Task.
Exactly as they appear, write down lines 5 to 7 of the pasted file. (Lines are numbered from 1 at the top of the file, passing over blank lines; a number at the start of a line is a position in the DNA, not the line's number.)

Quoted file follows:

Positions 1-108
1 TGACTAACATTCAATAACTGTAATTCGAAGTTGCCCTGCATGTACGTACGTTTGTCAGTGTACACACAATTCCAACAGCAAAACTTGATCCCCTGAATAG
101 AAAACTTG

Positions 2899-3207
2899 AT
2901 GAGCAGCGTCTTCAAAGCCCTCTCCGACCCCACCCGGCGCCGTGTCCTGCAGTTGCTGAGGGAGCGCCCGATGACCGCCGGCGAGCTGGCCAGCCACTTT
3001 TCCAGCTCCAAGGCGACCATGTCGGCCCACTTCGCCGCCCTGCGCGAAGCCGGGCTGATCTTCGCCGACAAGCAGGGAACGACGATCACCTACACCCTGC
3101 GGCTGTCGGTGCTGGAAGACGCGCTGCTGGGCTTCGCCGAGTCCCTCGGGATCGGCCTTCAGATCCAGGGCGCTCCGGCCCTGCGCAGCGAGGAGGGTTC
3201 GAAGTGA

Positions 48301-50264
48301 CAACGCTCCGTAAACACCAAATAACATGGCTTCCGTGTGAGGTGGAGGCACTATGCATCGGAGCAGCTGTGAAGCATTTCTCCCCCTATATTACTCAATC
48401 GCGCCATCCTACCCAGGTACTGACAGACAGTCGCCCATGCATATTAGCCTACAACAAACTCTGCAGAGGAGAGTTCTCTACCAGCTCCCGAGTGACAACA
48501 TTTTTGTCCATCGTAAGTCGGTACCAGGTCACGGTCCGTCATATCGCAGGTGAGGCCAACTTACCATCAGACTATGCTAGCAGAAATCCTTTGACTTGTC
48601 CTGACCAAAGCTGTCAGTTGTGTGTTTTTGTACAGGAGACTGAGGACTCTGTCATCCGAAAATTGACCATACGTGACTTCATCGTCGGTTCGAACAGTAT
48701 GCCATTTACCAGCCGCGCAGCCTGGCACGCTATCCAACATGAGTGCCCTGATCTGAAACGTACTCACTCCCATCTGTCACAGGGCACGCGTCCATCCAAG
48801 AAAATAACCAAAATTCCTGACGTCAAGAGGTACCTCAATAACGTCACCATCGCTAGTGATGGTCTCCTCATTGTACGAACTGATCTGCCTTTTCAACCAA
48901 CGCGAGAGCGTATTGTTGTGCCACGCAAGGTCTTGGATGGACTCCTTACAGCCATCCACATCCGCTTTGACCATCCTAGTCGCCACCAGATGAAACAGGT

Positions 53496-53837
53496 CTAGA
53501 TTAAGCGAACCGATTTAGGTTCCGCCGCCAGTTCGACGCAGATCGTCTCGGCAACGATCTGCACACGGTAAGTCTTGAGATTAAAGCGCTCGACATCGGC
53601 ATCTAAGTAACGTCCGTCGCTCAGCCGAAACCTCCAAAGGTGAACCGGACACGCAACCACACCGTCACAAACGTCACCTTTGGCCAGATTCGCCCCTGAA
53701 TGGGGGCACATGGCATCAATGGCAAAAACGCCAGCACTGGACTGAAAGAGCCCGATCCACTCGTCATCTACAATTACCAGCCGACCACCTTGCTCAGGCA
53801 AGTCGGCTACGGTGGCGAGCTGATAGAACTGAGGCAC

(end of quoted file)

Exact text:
2899 AT
2901 GAGCAGCGTCTTCAAAGCCCTCTCCGACCCCACCCGGCGCCGTGTCCTGCAGTTGCTGAGGGAGCGCCCGATGACCGCCGGCGAGCTGGCCAGCCACTTT
3001 TCCAGCTCCAAGGCGACCATGTCGGCCCACTTCGCCGCCCTGCGCGAAGCCGGGCTGATCTTCGCCGACAAGCAGGGAACGACGATCACCTACACCCTGC